Becoming a fitness instructor can be a great career if you love fitness and enjoy helping others achieve their goals. With a rise in group fitness, there continues to be a demand for talented instructors who can motivate and inspire clients. As we look toward 2021, specialized group training in a COVID-secure environment is set to increase. This is especially important for people with health concerns and the elderly. As more fitness goes online, there’s a need for instructors to deliver incredible experiences both in-person and digitally. In this article, we break down everything you need to know about being a fitness instructor. Skip ahead to:
- What Does a Fitness Instructor Do?
- How Much Do Fitness Instructors Make?
- What Qualifications Do You Need to Be a Fitness Instructor?
- 11 Skills You Need to Be a Great Fitness Instructor
What Does a Fitness Instructor Do?
A fitness trainer leads groups and individuals in exercise. They demonstrate the correct way to exercise and use the equipment before leading a class or individual. On top of leading a training session, the instructor must monitor client progress, offer adjustments where needed for different fitness levels, enforce health and safety, give clients fitness information, and offer basic emergency first aid.
A great fitness instructor has technical and industry knowledge and the soft skills to communicate, organize, and motivate clients. They can build relationships and understand how body language and tone can deliver an effective training session for members. In addition to this, it’s common for fitness instructors to run digital classes and market their services. This means that a good understanding of technology and digital platforms can help put instructors in a strong position to run both online and offline classes.
A fitness trainer is quite a broad term. You can get different types of instructors, depending on where you want to progress in your career. You have personal trainers, certified group fitness instructors, and specialized fitness instructors. Normally, a fitness professional may start off with a more board qualification in fitness instruction or personal training before specializing in a specific area. With the relevant fitness certification, qualified instructors can lead a range of classes from Yoga and aerobics to strength training and kickboxing.
How Much Do Fitness Instructors Make?
If you’re considering a career as a fitness instructor, salaries can differ depending on your location and seniority. In general, fitness trainers can make an average of $24,000 – $36,000. Training sessions in New York average the highest pay.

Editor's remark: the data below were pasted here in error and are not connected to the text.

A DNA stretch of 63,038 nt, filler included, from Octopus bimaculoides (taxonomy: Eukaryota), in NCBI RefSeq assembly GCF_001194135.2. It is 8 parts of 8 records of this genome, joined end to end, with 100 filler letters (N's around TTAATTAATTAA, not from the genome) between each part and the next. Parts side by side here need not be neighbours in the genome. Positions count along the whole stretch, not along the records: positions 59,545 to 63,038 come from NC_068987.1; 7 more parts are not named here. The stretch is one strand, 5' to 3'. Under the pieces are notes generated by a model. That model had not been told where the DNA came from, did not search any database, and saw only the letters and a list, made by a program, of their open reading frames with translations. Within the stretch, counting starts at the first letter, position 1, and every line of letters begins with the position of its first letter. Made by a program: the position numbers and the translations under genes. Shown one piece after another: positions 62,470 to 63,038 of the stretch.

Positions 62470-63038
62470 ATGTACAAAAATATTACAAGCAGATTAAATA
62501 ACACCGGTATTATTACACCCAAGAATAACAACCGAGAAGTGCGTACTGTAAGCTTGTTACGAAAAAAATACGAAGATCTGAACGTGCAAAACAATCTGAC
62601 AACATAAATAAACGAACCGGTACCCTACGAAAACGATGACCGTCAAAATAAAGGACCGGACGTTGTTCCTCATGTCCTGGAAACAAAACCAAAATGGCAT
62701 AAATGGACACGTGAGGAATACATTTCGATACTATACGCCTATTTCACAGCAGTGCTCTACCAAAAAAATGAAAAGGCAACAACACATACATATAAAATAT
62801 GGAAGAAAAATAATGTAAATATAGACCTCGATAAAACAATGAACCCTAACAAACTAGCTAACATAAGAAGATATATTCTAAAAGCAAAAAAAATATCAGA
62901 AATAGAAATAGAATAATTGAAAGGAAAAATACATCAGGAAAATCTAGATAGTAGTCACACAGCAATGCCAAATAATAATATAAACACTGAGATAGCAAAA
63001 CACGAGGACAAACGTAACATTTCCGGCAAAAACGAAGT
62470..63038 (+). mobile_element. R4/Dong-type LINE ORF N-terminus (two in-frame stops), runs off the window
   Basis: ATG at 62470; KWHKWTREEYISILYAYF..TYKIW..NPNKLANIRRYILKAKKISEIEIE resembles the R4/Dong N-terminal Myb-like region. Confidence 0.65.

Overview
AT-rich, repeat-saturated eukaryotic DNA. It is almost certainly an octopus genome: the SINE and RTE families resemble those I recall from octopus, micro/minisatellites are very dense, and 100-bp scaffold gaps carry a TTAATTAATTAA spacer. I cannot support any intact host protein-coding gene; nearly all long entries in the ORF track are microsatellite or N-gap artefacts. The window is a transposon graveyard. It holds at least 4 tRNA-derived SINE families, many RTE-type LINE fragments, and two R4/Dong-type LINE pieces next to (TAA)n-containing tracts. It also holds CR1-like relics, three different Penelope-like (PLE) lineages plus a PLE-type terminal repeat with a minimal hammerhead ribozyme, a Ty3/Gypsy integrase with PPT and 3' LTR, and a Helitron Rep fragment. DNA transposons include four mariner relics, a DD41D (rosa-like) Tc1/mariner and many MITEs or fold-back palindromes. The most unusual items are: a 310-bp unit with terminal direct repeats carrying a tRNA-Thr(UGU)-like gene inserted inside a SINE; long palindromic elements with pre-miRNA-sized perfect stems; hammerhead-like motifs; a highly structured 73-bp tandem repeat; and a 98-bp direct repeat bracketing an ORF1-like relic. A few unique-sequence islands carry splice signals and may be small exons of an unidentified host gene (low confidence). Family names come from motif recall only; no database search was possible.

Fitness instructors can be paid in a number of different ways. Depending on your situation, you may be paid hourly or on an annual salary. Some instructors and personal trainers are self-employed and may be paid per class or gyms, and fitness centers employ hourly, while others as full-time employees. The average hourly rate for fitness instructors ranges from $20 – $40, according to Indeed.
What Qualifications Do You Need to Be a Fitness Instructor?
As a fitness enthusiast, you have probably already started your unofficial training at the gym or at home. If you have decided that a career in fitness is for you, you can take the next step of getting certified. Getting certified can help you land a job at a gym or fitness studio or become self-employed.
Firstly, you need to choose a training course that is accredited by a reputable body. In the fitness industry, the National Commission for Certifying Agencies (NCCA) is the gold standard for accreditation. This keeps the standard of practice the same across healthcare professionals.
There are several reputable organizations that offer accredited courses to become a fitness instructor. There are hundreds of qualifications, depending on the path you want to take, and most will include some form of exam. Ideally, you want to find a universally recognized qualification. Some well-known certification organizations include:
- American Council on Exercise (ACE)
- American College of Sports Medicine (ACSM)
- National Academy of Sports Medicine (NASM)
- National Federation of Professional Trainers (NFPT)
- Athletics and Fitness Association of America (AFAA)
The majority of qualifications require at least a high school diploma, a CPR certification, and a minimum age of 18. Qualifications differ slightly depending on who you choose. They can include workshops, online study, certification exams, and seminars. After getting certified, you can then select a specialty within fitness instruction and personal training.
To maintain your qualification, you will need to complete several continuous education hours. Most qualifications have a continuing education requirement to renew the certificate. Generally, continuing education helps you stay on top of industry knowledge, develop your skills, and further your career.
11 Skills You Need to Be a Great Fitness Instructor
A fitness instructor needs a combination of hard and soft skills to lead and inspire. While good fitness is a given, not everyone can motivate members and hold clients accountable. Your attitude and approach to fitness and people are just as important as your technical and industry knowledge. Here are 11 skills you need to be a great fitness instructor.
Ability to Motivate and Inspire In-Person and Online
Aside from expert fitness knowledge, fitness instructors can motivate and inspire others to hit their goals. The best instructors inspire their clients to show up consistently. This plays a significant role in how successful you are. You need to be able to motivate your class with instruction and advice. If they fall off the exercise wagon, you need to be able to get them back on board. As many group exercise classes are currently held online, instructors need the ability to motivate from a distance. One of the biggest challenges for fitness instructors is creating an in-person class’s vibe and energy in a virtual setting.
Industry Knowledge and Qualifications